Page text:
Global Ministries

The United Methodist Church

Connecting the Church in Mission

The Church: Constantly Reformed for Mission

By Elliott Wright

ATLANTA, Oct. 20, 2016 — The church is constantly being reformed to do God’s work in the world, The United Methodist Church’s chief mission executive said in introducing a new organizational and operational plan to new directors of the denomination’s General Board of Global Ministries.

Thomas Kemper, Global Ministries’ general secretary, spoke a few days before the 500th anniversary of the start of the Protestant Reformation Oct. 31, 1517. He did not, like Martin Luther, post 95 theses to a church door, but he presented 38 slides that outlined the agency’s mission theology and form for the immediate future, as set by directors across the last several years.

The 37 new directors, 31 with vote and 6 with voice only, who will serve for four years, have the responsibility of making operational a new mission approach which, as Kemper explained, involves regional offices linked to Global Ministries’ headquarters in Atlanta. The plan more fully engages the various cultures, ethnicities, and language comprising United Methodists’ global mission.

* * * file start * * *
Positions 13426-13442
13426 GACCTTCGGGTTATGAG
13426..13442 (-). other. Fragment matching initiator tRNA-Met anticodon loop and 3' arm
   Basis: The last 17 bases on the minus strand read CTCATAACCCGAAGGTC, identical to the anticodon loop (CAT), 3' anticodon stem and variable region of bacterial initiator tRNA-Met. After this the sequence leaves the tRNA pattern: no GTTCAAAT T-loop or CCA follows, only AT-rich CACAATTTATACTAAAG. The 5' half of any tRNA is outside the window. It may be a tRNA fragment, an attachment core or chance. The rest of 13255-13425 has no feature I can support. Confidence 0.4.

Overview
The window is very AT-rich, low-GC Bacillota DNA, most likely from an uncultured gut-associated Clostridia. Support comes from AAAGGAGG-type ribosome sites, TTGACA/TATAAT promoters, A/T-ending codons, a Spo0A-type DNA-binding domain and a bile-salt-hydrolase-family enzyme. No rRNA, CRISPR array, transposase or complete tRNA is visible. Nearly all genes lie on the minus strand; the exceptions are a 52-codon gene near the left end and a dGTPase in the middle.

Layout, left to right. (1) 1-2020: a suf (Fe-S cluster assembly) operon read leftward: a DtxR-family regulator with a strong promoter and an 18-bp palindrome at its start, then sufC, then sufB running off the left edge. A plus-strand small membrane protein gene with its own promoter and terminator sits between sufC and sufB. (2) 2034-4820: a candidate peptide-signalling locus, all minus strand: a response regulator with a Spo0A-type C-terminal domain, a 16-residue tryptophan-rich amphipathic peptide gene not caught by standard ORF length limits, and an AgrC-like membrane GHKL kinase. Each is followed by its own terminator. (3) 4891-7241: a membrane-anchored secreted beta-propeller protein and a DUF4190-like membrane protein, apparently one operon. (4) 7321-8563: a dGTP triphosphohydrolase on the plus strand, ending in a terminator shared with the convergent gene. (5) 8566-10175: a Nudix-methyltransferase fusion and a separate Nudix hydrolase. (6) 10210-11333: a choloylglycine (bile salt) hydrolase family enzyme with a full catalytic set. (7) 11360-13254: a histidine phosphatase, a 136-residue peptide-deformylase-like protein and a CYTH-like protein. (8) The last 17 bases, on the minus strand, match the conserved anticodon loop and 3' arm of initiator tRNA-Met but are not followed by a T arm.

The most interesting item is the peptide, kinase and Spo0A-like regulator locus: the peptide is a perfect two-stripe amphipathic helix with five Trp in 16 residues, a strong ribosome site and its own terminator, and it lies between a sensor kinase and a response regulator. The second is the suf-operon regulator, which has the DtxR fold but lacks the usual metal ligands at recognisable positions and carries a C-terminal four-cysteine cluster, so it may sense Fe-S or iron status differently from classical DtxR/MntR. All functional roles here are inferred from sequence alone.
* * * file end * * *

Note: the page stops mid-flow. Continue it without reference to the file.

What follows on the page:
In marking both Reformation Day and the launch of a renewed United Methodist mission era, Kemper quoted the late Swiss theologian Karl Barth dictum, ecclesia semper Reformanda est (the church is always reforming”).

A 200-Year Heritage

“That has been the case with the history of mission, too –- we have been and are reforming and changing how we understand and practice mission,” Kemper said, recalling that the oldest component of the General Board of Global Ministries was formed in 1819 as the Missionary Society of the Methodist Episcopal Church. Its first missionary was an African American lay preacher, John Stewart, who worked among the Wyandotte people of Ohio. Kemper pointed to a mission bicentennial celebration projected over the next few years. Members of the staff leadership team (cabinet) read aloud the agency’s Mission Theology Statement, which closes with an affirmation of how God is always sweeping the church into a new mission age.

During the course of his report, Kemper paused twice to invite directors to individually and in small groups consider, first, issues they think should receive missional priority during their four-year terms and ideas for marking the agency’s 200th anniversary in 2019/20.